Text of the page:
Sad Old Faggot
By Sky Gilbert
ECW, 176 pages, $19.95
“So, I’m going to tell the truth about Sky Gilbert. The whole truth and nothing but the truth.” This is not, in the most literal sense, true. Sky Gilbert writes about his 2000 memoir vy, “it’s the facts about me but none of the inner truth.” Sad Old Faggot, a work of autofiction, is (maybe!) the opposite. Here is the truth of the Sky Gilbert of this book: At 62 years of age, he is having a crisis of faggotry. As the opening chapter title asks (a reference to Sheila Heti’s autobiographical fiction), “How should a faggot be” when he’s still a “hopeless” slut but has got bad knees? Readers of Heti’s work may remember it featured an “ugly painting competition.” Gilbert, best known as a playwright and long-time artistic director of Toronto’s Buddies in Bad Times Theatre, shies away from neither ugliness nor degradation. He’s not that sad though. Between the lines, there’s a cute love story.
The Muslimah Who Fell to Earth: Personal Stories by Canadian Muslim Women
Edited by Saima S. Hussain
Mawenzi House, 184 pages, $24.95
You might not know that the woman at the heart of the niqab “debate” in the 2015 federal election chose to wear the face covering despite the concerns of her family. You also might not know that Zunera Ishaq has a master’s degree in English literature. As this collection of 21 autobiographical stories from Canadian Muslim women attests, many Muslim women (Muslimah) disagree with the politics of covering the face, but it is a personal question that requires a personal answer. Diversity is this book’s MO: immigrant and Canadian-born, converted and Islam-raised, those at times fervent or indifferent in their faith – The Muslimah Who Fell to Earth presents a kaleidoscopic view of Koranic interpretation, marriage and family, the role of women, and experiences of Islamophobia and tolerance, including perspectives from gay Muslimahs and Muslimahs with disabilities. Such an assortment allows for few broad generalizations other than a desire for more of these stories, hopefully in full-length works.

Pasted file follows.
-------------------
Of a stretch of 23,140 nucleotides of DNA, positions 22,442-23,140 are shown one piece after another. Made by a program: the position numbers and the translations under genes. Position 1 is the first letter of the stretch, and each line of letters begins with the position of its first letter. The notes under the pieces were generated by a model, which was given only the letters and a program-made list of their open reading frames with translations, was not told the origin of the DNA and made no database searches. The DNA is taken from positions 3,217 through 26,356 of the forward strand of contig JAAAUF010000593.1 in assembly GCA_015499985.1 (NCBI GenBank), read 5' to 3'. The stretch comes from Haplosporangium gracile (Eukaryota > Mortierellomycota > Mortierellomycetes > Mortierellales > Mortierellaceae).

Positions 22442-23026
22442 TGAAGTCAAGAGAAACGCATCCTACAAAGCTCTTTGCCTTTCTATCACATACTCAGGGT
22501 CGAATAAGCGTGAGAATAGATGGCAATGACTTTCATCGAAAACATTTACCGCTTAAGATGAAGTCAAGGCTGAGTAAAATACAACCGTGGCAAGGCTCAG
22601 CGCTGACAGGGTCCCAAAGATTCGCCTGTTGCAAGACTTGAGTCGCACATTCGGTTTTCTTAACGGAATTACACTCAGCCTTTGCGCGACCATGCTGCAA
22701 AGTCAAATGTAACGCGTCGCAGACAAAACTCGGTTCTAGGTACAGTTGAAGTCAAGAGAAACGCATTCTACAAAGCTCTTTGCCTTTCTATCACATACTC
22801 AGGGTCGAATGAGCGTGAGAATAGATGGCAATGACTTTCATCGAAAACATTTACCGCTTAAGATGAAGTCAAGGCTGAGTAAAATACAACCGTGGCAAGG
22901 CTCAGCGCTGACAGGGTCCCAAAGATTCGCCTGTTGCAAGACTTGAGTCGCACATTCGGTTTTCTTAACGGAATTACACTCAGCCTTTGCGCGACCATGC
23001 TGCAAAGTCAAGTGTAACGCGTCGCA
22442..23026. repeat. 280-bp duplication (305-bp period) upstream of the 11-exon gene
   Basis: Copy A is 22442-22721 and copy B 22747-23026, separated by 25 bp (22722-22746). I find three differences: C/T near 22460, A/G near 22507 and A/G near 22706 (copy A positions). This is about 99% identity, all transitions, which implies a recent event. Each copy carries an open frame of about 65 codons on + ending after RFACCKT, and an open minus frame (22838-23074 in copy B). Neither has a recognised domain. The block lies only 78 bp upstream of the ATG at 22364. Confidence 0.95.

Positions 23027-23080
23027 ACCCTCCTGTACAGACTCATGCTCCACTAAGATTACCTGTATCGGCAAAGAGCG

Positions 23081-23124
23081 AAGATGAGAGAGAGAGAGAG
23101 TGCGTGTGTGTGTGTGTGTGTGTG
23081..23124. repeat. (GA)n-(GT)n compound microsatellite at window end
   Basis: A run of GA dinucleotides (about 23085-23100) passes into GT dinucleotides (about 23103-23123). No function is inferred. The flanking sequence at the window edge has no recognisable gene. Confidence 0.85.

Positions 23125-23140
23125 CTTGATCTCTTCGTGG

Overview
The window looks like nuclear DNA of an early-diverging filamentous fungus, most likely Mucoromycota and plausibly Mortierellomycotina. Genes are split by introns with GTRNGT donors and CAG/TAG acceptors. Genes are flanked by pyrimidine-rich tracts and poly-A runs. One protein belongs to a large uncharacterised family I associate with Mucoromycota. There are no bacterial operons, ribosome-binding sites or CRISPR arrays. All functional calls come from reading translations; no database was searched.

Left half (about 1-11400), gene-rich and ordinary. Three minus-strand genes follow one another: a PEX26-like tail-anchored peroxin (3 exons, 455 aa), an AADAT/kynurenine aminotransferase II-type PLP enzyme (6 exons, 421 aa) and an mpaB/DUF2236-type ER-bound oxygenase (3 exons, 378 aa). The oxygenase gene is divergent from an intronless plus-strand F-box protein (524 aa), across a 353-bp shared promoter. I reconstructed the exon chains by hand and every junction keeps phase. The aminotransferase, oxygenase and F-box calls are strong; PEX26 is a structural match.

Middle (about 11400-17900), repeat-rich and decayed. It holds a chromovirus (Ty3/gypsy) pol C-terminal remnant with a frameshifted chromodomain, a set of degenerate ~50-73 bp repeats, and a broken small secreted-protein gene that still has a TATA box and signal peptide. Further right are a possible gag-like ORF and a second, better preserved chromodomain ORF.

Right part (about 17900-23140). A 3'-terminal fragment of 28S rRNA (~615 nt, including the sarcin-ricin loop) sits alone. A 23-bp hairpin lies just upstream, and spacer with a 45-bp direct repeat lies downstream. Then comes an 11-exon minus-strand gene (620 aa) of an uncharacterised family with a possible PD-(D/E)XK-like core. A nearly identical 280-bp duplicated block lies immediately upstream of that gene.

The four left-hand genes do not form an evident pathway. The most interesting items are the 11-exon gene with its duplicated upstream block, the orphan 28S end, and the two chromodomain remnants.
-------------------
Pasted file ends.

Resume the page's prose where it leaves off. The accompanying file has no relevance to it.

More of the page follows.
Take Us to Your Chief: And Other Stories
By Drew Hayden Taylor
Douglas & McIntyre, 160 pages, $18.95
Drew Hayden Taylor admits the words “First Nation” and “science fiction” don’t usually go together. This is not purely a technological issue. How is a person supposed to honour the Four Directions when in space there is no morning or evening, no earth or sky, and burning anything on board a spacecraft is strictly verboten? One of the nine First Nations science fiction stories in Take Us to Your Chief poses this question (it also gives you a sense of Taylor’s humour). All the hallmarks of the genre are here – superheroes, dystopian societies, space and time travel, robots and artificial intelligence, alien encounters both peaceful and violent – but from a First Nations’ perspective. In many of these stories, Taylor returns to Otter Lake reserve, fictional setting of previous books (Taylor is of the Curve Lake First Nation in Central Ontario). This writing is not a subgenre unto itself yet, but it should be. A critical engagement with the present and a promise of futurity.Report Typo/Error
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